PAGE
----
- FOOD STAINS: Do not eat or drink near, or on, the backdrop (sounds so simple, doesn’t it?). Make sure the floor is clear of food products before you lower the backdrop to the floor. This is especially true with beverages that have been spilled on a carpeted surface.
- FOOTPRINTS: Don’t walk on the backdrop. (They’re supposed to hang, remember?)
- TIRE MARKS: Don’t place any vehicle on the backdrop. Do not roll scaffolding onto the backdrop.
- PAINT STAINS: Make sure the surface you are working on is free of wet paint. Use extreme caution if you paint near a backdrop. Don’t let the backdrop brush against wet paint surfaces.
- DIRT STAINS: If you have to fold a backdrop outside, lay a ground cloth or plastic on the ground to protect the backdrop. Do not drag the backdrop on its painted surface. Never fold or roll the backdrop with the painted surface out. Follow the fold and roll instructions as provided.
- WATER STAINS: When it is raining, do not transport the backdrop in an open vehicle. Do not store the backdrop contained in a plastic bag in direct sunlight. The plastic bag gathers moisture. Do not hang the backdrop where there is a lot of moisture (such as an indoor pool). The fabric will absorb the moisture out of the air. Do not wet or steam the backdrop.
- URINE STAINS: Keep pets and/or livestock away from the backdrop. (Make sure there’s a stagehand to walk that donkey during the Christmas play . . .)
- GRASS STAINS: Do not fold the backdrop on a lawn.
- SMOKE STAINS: Smoke (especially black smoke) will leave a residue on the backdrop. If smoke is present, vent it away from the backdrop.
- TAPE STAINS: Do not apply tape to the face of the backdrop as the tape can leave a sticky residue behind, and it will remove paint from the backdrop.
- GLUE STAINS: Do not apply any glue or spray adhesives to the front or back side of the backdrop.
- MAKEUP STAINS: Avoid “makeup” contact with the backdrop.
- BURN MARKS: Do not iron or apply heat of any kind to the backdrop. Do not drape the backdrop over light fixtures. Do not hang lights close to the backdrop. If fire is present, keep it at a safe distance from the backdrop.
- STAPLES OR NAILS: Staples or nails are never to be used to hang a backdrop.
- ALL STAINS IN GENERAL: When you fold and roll the backdrop for return, make sure it is free of foreign objects such as grass, hay, food, bottles, kitchen utensils, etc..
- MODIFICATIONS: Do not sew, or iron on any additions to the backdrop. Do not paint or draw on the backdrop (this applies to any medium, whether it is with chalk, pencil, charcoal, markers, pastels, etc.).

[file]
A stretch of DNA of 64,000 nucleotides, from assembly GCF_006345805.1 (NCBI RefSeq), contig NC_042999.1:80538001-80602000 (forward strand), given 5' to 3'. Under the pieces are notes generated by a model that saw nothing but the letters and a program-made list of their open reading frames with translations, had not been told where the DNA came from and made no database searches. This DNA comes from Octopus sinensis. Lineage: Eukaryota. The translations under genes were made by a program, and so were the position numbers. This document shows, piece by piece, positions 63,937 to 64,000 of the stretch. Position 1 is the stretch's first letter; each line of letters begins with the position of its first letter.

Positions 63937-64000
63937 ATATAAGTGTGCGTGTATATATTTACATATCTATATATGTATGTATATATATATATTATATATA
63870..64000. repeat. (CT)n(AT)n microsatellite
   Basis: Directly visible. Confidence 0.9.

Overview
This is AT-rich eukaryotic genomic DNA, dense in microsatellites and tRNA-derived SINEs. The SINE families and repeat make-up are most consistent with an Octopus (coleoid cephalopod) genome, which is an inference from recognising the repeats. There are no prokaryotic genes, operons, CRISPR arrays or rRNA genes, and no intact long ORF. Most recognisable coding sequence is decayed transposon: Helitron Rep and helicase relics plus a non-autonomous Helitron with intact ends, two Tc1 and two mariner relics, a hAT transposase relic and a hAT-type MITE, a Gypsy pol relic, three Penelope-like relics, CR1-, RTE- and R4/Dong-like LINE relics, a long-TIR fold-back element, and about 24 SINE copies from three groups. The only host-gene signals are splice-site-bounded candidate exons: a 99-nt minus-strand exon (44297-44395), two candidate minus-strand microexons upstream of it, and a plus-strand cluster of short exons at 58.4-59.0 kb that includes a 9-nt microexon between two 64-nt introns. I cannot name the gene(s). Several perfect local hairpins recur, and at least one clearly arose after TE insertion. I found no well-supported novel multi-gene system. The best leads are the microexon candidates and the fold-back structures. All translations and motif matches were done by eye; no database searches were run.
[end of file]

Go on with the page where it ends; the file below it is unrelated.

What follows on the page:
- HEMMING: Hemming to alter the size of a backdrop (whether it is from the top, sides, or bottom) shortens the life of a backdrop. Although hemming is a practice found in the industry, it is not recommended. Grosh’s policy prohibits lessees from altering any items. Refer to the section above titled ALTERING THE BACKDROP FOR YOUR USE.
- RIPS AND TEARS: Avoid dragging the backdrop as much as possible. Make sure your working surface is free of protruding objects, such as nails, screws, and tacks. If you are hanging the backdrop from a pipe that can be lowered to the floor, have people watching for hang-ups as the operator is SLOWLY raising the drop. If you are using a ladder to hang the backdrop, confirm that a leg of your ladder is not on the backdrop.
I’ve Torn Your Backdrop! Now What?!?
The most common damage to a backdrop that we encounter is unintentional tears. Although the fabric is quite durable, a backdrop should be handled with the utmost care. If you tear a backdrop, stop! Notify Grosh Scenic Rentals for further instructions.
In the event the damage occurs during off-hours, lower the drop-down. Lay the portion of the backdrop “that is torn” painted side down on a clean, hard surface. If you are working on carpet, place a piece of plywood or cardboard under the torn area.
In the before-mentioned AVOID POSSIBLE PROBLEMS section we mentioned the use of tape: Never apply tape to the face of the backdrop – it will remove paint from the backdrop. Duct tape can leave a sticky residue behind, so, in the event that you must try to patch a tear, use gaffer tape.
Move either side of the tear together to form a tight seam on the unpainted side of the backdrop. Apply gaffers tape the length of the seam for tears 18″ or longer. You may also have to apply 4″ strips of gaffer tape perpendicular to the tape that is holding the seam together. This is especially true with horizontal tears, as this will keep the tears from separating. Do not attempt to glue, sew, or staple the tear together. We have found that gaffer tape works best. Remember to notify Grosh Scenic Rentals as soon as possible.
One Final Note
We at Grosh enjoy bringing Hollywood to you through the rental of our backdrops and draperies, and we are entrusting their care to your capable hands. They provide your event with inexpensive stock scenery that can be reused for a long time to come.
We would like to thank you for allowing us to be a part of your event. We make every effort to help you with questions or problems and look forward to many years of supplying your company or school with the highest quality drops and drapes in the industry.
ON WITH THE SHOW!!
If you should have questions or comments about your rental, please contact us as soon as possible.